Developer sees 2020 profit drop as it writes down £4.3m against problem scheme.

London-based housebuilder Mount Anvil has recommitted itself to working only in the capital after it saw its pre-tax profit drop by more than 80% in the 2020 calendar year after being hit by a series of problems on a project in Manchester.

The developer, which builds homes in joint venture partnerships with housing associations and funders, reported a pre-tax profit of £1.2m for 2020, down 82% on the £6.2m recorded in 2019.

This figure, produced from a turnover of £215m, included an exceptional write-down of £4.3m, related to a share of losses on the £250m Kampus build to rent project, its sole project outside the capital, where Mount Anvil said in its accounts it was hit by a “perfect storm” of problems, including covid delays.

Friary Park, Catalyst, Mount Anvil, 3

Mount Anvil’s Friary Park scheme with Catalyst

Mount Anvil said it had taken on the project to support a long-term financial partner, which it did not name, but encountered “supply chain failures exacerbated by the Manchester construction boom”, on site flooding, and staffing issues – all of which were compounded by site closures in the wake of the 2020 spring lockdown.

After sharing the costs with its partner, the firm said in its accounts that the group has “recommitted to focusing exclusively on the London market.”

Mount Anvil named as contractor in 2017 for the £250m Kampus build to rent scheme close to Canal Street, designed by Chapman Taylor and developed by Capital & Centric and Henry Boot.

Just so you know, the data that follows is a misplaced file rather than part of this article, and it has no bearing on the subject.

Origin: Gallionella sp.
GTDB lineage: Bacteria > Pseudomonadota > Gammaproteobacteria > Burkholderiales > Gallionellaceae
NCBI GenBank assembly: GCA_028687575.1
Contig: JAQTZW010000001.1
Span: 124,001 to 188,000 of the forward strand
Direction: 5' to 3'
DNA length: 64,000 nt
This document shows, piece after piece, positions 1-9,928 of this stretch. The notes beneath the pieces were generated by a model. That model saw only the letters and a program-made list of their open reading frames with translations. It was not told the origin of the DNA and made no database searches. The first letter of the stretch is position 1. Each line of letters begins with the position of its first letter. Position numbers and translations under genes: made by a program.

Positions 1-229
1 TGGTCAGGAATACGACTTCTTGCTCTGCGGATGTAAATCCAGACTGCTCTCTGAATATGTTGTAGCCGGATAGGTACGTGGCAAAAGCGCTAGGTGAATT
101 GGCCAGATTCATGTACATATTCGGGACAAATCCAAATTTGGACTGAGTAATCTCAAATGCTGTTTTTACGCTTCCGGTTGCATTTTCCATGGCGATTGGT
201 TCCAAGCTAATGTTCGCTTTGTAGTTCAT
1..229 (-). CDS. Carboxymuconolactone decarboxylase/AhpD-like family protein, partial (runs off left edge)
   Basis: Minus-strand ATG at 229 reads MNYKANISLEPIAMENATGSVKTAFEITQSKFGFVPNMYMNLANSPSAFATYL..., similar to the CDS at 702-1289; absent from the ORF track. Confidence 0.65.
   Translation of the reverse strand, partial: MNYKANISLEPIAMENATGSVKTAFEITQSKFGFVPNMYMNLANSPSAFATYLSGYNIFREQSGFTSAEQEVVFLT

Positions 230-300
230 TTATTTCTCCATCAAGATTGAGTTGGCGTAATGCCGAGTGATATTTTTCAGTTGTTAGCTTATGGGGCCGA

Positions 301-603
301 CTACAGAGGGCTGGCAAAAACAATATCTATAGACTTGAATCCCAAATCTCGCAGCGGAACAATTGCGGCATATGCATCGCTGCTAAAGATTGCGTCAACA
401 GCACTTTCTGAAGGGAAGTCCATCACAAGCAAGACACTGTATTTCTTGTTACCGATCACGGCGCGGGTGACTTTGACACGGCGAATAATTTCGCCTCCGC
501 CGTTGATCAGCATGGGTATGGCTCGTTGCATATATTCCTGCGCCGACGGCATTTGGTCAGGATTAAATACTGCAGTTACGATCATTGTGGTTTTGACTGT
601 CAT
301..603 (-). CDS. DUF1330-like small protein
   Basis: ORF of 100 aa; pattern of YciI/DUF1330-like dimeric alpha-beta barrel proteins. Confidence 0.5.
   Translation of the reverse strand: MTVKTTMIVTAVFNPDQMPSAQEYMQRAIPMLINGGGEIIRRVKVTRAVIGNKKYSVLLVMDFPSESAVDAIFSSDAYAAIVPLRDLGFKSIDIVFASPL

The business said it profit was also reduced by it setting aside £1.5m to pay for remedial costs of previously built homes affected by fire safety issues in the wake of the Grenfell fire.

However, while the group’s own profit and turnover reduced, the gross overall turnover and profit recorded by the joint ventures it is engaged with increased. The gross overall partnership pre-tax profit was £32m, up 37%, while the gross partnership turnover was £277m, up 65%.

Mount Anvil’s own revenue derives from its share of JV income, contracting income from the contracts let to it by these JVs, and other property development services.

Mount Anvil’s previous schemes include the Lexicon building with Clarion, Royal Docks West with Excel London, and Queen’s Wharf with A2 Dominion. It is currently on site with JV partner Catalyst on the 990-home redevelopment of the Friary Park Estate in Acton, now rebranded as the Verdean.

It delivered 320 homes in the year, despite the covid lockdown forcing it to close sites from late March to the end of May, up from 301 in 2019.

The firm said the demand for its homes “remains strong”, and that a revamped sales and marketing strategy had resulted “in a record-breaking number of pre-sold homes”. It said it had a current development pipeline in its JVs of £2.1bn.

It added: “We expect that our share of the overall profit generated will increase in the coming years as we take larger stakes alongside our JV partners in forthcoming schemes.”